Treating Advanced Cavities

Treating Advanced Cavities

Posted December 3, 2015 by Wager-Evans Dental

treating advanced tooth decay If you brush and floss regularly, and keep scheduled dental appointments, you greatly reduce the odds of developing a cavity. Unfortunately, many people, even among those who believe they are maintaining good oral health habits, will develop at least one cavity in their lifetime. If you are worried that you have a cavity, you should visit your dentist for treatment as soon as possible. When a cavity is left untreated, it can infect the interior of your tooth. An advanced cavity can cause more significant damage to a tooth, and can require a more involved treatment than a cavity that has been promptly treated.

Fillings Versus Crowns

Your dentist treats a cavity by excising the infected portion of your tooth, and restoring what has been lost with a filling. The metal-free composite materials used for fillings can match the color of your teeth, so that they do not stand out visually from your natural teeth. However, if too much of your tooth has been damaged by a cavity, you may need a dental crown. A dental crown is a custom-made cap that covers a weakened tooth. A crown assumes the function of the damaged tooth, and is designed to withstand the impact and pressures your teeth regularly undergo.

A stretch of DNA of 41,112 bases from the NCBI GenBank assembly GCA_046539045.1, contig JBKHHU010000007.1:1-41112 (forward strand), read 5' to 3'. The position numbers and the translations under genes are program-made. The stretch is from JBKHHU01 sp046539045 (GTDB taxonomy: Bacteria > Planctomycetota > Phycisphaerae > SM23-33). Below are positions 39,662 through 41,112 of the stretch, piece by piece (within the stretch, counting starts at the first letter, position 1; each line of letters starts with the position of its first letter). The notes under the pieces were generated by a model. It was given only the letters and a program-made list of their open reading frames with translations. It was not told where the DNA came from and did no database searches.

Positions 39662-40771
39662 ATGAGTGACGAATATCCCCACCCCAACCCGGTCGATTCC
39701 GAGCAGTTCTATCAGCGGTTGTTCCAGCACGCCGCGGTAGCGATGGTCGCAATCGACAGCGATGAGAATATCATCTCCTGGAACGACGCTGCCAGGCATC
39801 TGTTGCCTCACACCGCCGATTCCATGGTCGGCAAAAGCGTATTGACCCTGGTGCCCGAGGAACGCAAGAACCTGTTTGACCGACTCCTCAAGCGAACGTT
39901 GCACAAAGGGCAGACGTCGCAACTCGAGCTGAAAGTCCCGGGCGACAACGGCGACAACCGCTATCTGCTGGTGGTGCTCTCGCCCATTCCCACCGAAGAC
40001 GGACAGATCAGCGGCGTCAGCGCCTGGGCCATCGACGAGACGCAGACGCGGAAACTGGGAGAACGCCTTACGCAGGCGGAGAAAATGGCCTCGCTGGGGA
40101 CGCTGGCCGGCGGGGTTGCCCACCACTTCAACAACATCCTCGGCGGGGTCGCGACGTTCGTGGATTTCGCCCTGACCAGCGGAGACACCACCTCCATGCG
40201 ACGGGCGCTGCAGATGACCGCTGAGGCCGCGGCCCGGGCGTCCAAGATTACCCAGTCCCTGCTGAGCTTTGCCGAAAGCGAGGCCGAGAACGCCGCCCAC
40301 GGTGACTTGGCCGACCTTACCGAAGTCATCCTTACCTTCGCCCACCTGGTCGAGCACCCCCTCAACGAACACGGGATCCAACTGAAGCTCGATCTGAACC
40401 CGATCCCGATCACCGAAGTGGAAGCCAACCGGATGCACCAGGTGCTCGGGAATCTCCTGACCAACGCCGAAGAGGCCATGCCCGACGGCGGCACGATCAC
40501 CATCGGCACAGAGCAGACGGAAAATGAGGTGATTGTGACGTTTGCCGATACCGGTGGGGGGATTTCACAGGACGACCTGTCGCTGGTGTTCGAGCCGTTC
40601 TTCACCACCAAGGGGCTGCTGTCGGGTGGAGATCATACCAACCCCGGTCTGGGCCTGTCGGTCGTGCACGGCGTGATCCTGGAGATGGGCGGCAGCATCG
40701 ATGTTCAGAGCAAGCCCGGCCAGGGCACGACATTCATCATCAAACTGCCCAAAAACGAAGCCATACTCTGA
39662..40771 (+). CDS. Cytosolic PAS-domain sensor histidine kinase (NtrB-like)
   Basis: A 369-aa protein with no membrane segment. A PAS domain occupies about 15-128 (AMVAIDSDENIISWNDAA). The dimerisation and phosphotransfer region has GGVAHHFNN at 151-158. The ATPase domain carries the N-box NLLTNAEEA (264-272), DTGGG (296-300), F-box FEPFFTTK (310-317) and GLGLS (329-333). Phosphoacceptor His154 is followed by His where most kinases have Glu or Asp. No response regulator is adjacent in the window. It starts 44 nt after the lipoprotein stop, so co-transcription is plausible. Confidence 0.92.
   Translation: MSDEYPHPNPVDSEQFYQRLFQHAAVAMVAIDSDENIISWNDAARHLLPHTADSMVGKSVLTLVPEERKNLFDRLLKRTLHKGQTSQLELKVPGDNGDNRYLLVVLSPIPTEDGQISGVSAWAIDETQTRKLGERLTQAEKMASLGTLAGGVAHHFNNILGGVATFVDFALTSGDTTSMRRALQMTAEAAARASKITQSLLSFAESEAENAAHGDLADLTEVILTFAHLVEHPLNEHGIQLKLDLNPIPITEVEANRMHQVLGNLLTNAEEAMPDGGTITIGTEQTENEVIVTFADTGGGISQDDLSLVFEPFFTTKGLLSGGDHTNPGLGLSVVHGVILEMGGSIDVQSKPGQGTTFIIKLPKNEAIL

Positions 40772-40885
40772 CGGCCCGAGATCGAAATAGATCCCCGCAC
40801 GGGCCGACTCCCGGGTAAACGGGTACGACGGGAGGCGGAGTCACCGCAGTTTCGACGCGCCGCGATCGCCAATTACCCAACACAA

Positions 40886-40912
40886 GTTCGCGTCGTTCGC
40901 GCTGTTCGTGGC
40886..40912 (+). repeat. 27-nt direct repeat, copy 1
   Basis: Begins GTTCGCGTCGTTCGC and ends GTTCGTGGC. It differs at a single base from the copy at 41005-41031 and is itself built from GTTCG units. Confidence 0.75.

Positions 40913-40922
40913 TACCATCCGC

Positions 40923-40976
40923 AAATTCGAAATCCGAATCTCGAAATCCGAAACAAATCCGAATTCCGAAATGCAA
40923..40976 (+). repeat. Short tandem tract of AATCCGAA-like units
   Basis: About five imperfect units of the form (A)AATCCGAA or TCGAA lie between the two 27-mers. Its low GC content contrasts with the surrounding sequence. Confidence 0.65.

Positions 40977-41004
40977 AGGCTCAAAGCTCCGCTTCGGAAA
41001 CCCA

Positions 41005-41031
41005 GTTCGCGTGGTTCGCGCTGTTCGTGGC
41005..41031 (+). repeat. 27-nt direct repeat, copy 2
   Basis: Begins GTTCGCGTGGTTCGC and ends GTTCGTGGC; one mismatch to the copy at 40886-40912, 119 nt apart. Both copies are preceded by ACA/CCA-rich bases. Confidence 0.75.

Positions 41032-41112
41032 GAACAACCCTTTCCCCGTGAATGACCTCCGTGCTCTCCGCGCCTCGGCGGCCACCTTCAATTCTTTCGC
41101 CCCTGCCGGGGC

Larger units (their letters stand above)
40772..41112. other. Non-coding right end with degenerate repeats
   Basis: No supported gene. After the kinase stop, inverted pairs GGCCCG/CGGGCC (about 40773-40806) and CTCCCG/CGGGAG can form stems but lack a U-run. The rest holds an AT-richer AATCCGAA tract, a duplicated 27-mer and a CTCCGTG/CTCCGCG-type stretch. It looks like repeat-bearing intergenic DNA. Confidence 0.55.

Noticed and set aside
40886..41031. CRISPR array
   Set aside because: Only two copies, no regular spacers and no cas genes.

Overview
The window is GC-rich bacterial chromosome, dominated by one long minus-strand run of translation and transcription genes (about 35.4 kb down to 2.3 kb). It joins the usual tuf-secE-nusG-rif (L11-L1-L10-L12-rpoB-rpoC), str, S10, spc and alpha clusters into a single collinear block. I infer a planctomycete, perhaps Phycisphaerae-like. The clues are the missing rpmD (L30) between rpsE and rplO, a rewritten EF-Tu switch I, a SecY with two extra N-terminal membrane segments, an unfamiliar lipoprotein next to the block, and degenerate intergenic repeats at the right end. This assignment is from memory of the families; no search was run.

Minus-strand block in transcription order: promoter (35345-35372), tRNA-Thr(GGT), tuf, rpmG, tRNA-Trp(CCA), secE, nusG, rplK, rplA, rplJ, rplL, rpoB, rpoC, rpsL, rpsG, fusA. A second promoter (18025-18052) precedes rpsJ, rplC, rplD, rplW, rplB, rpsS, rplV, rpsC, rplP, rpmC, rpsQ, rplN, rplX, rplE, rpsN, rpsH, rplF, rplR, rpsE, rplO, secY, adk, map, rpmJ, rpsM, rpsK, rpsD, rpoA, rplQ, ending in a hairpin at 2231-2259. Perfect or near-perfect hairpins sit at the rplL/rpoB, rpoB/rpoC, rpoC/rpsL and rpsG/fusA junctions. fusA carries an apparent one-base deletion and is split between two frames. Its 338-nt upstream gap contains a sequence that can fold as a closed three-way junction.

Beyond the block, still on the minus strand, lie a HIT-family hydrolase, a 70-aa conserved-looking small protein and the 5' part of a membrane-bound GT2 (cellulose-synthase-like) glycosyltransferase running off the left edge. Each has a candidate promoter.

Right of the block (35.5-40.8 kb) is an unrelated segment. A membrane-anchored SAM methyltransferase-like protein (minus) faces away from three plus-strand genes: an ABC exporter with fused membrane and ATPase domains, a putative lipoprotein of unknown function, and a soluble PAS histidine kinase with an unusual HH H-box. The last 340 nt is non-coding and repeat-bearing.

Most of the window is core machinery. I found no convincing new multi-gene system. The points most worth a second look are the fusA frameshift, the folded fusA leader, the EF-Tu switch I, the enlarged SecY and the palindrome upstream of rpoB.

Root Canal Therapy

If left untreated, a cavity can erode enough of your tooth to infect its pulp. A root canal treatment is a procedure where your dentist removes an infection that has penetrated the interior of your tooth. Without a root canal treatment, an infection that has reached the pulp can kill your tooth. An infection at this stage can even spread to your jawbone, and threaten the health of your other teeth. A tooth that has received a root canal treatment will typically be restored with a dental crown.